Oreon Earl Mann (1941-2018)

Our friend and fellow tree enthusiast Oreon Mann has died. Read the IPNA notice here.

I met Oreon after my family and I moved to Inman Park in 2000. It was immediately obvious to me that he loved the outdoors. He was an avid paddler and a canoeing instructor, for example, and as our own group’s ambitions and activities ramped up, he plunged right in. In those years, Oreon never missed a single Tree Watch event, whether it was a planting, a guided tree walk, or a maintenance project. He always wanted to be in the mix, and he was always eager to help, to work hard, to get the job done. Inspired by his experiences with Tree Watch, Oreon went on to participate in many activities with Trees Atlanta, including certification as a Tree Keeper.

One year at a tree planting, I assigned Oreon and Amy Higgins the job of planting a katsura tree in the Poplar Circle section of Freedom Park. The tree was a mess — just horribly root bound. Oreon and Amy hacked and tore and unwound it, working and working to give it a chance to live. For a while, it seemed that the tree wouldn’t make it. It struggled. It limped along. Half of it died. But as long as it put out leaves, we were determined to see what might happen. This is what happened:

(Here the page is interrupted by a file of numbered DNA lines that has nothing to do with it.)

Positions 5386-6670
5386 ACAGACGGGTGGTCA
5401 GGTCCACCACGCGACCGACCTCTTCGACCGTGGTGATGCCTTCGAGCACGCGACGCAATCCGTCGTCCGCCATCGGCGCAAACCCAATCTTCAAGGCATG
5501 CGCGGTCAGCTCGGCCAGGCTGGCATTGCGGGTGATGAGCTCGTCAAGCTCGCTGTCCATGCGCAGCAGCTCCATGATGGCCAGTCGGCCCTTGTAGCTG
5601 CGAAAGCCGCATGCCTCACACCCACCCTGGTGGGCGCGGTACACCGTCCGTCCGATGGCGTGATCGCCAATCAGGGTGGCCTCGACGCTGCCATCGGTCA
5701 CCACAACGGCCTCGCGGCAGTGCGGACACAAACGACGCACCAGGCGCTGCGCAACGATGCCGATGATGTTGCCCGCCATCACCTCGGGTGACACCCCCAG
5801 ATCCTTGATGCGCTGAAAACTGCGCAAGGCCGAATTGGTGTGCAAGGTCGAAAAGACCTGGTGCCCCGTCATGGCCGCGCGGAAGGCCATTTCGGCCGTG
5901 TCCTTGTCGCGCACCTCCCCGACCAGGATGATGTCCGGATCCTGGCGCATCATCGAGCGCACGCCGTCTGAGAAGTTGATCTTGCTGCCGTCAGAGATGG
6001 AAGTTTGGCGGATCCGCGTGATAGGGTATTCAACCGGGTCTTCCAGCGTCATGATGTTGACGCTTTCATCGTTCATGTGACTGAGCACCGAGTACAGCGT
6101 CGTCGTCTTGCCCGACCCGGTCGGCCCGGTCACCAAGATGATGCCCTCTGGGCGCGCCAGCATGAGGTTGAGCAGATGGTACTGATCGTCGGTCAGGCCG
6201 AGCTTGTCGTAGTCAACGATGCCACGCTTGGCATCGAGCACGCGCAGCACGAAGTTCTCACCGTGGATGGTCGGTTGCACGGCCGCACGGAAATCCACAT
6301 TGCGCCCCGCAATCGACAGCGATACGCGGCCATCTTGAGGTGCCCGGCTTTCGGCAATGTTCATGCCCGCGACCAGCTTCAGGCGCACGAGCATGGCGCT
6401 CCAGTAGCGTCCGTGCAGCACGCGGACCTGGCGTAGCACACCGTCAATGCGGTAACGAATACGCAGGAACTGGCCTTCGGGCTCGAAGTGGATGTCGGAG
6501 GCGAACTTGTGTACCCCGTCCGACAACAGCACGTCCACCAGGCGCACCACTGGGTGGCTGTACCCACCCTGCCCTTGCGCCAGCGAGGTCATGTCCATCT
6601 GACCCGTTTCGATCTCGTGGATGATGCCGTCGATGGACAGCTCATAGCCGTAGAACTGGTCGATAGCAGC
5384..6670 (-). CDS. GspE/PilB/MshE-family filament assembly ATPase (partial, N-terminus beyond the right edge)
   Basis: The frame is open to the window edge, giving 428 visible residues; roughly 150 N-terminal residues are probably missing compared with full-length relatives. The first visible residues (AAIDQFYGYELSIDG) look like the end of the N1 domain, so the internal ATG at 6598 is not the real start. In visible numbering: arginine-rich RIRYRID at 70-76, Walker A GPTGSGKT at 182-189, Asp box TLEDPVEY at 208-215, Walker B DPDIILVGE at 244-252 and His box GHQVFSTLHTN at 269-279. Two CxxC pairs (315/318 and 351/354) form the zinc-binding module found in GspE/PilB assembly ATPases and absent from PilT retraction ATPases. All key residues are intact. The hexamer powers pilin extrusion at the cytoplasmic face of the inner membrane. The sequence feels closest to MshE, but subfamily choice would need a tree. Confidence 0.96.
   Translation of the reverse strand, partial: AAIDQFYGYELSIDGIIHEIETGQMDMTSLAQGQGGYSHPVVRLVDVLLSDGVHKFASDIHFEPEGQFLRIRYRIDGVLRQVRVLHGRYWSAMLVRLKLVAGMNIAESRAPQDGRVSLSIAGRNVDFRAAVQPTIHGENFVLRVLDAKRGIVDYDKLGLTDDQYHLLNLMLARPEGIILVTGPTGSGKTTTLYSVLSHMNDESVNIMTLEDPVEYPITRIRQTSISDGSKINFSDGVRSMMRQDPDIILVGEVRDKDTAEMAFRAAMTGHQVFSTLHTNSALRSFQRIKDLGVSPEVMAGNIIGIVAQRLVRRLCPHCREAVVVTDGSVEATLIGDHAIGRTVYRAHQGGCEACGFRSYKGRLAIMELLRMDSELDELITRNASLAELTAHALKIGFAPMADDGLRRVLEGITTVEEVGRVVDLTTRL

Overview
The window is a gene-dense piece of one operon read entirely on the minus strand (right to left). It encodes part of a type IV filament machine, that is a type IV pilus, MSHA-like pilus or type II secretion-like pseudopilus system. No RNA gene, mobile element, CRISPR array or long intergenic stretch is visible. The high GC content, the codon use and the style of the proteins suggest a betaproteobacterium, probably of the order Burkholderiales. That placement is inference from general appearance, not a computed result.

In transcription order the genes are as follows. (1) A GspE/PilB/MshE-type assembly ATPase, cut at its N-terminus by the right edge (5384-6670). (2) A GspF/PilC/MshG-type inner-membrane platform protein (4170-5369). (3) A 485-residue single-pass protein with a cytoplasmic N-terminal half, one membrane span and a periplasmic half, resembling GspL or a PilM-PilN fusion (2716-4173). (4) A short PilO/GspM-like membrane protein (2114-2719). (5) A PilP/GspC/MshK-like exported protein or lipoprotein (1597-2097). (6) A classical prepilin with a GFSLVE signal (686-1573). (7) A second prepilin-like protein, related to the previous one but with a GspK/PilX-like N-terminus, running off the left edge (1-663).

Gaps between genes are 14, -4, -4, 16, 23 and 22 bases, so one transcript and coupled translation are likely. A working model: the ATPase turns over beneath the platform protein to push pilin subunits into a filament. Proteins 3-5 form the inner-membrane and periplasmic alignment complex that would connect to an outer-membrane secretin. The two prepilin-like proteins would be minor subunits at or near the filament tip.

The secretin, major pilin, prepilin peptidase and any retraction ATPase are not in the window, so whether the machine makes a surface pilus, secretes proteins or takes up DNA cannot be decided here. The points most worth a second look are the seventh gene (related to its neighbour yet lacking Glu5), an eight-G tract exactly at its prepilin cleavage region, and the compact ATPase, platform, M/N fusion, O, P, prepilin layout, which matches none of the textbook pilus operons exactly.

In one sense, I didn’t have the privilege of meeting Oreon when he was at his best. In another sense, I really did. Because Oreon was probably one of the best examples any of us has ever encountered of someone who did not let bad luck get in the way of living his life fully, and for Oreon, living life fully meant being part of something worthwhile.

Here’s a picture of Oreon (center) with his beloved father, Earl Mann, who went from selling peanuts as a boy at Spiller Field (later Ponce de Leon Ballpark) to president and owner of the Atlanta Crackers. Notice that smile, in both pictures — it was Oreon’s trademark. We will miss him.

6 thoughts on “Oreon Earl Mann (1941-2018)”

  1. There was always more to Oreon than met the eye. He was a part of our Inman Park experience from our first tree planting in the late 1970s when we planted the dogwoods on Sinclair, and his kids, Chris and Cecelia, babysat while we dug holes and placed trees. Rest In Peace, dear Oreon, and where you are I hope there’s lots of leafy green shade.

    1. I never knew he had any kids as he never spoke of his personal life. Does anyone know what happened to them as the obit said they both preceded him in death?

      1. Oreon’s daughter Cecelia died in a gruesome traffic accident when she was in high school. His son, Chris, died of cancer a few years ago, after marriage, two children and military service. The last I knew, Chris and his family lived in San Diego, but I may have heard that they moved. His granddaughter, Claudia, lives in Utah.

  2. So sorry to hear of Oreon’s passing. I knew him in high school, where he taught me how to drive and took me to many Atlanta Crackers games! I will cherish those years…he was a very nice guy, sweet and generous!

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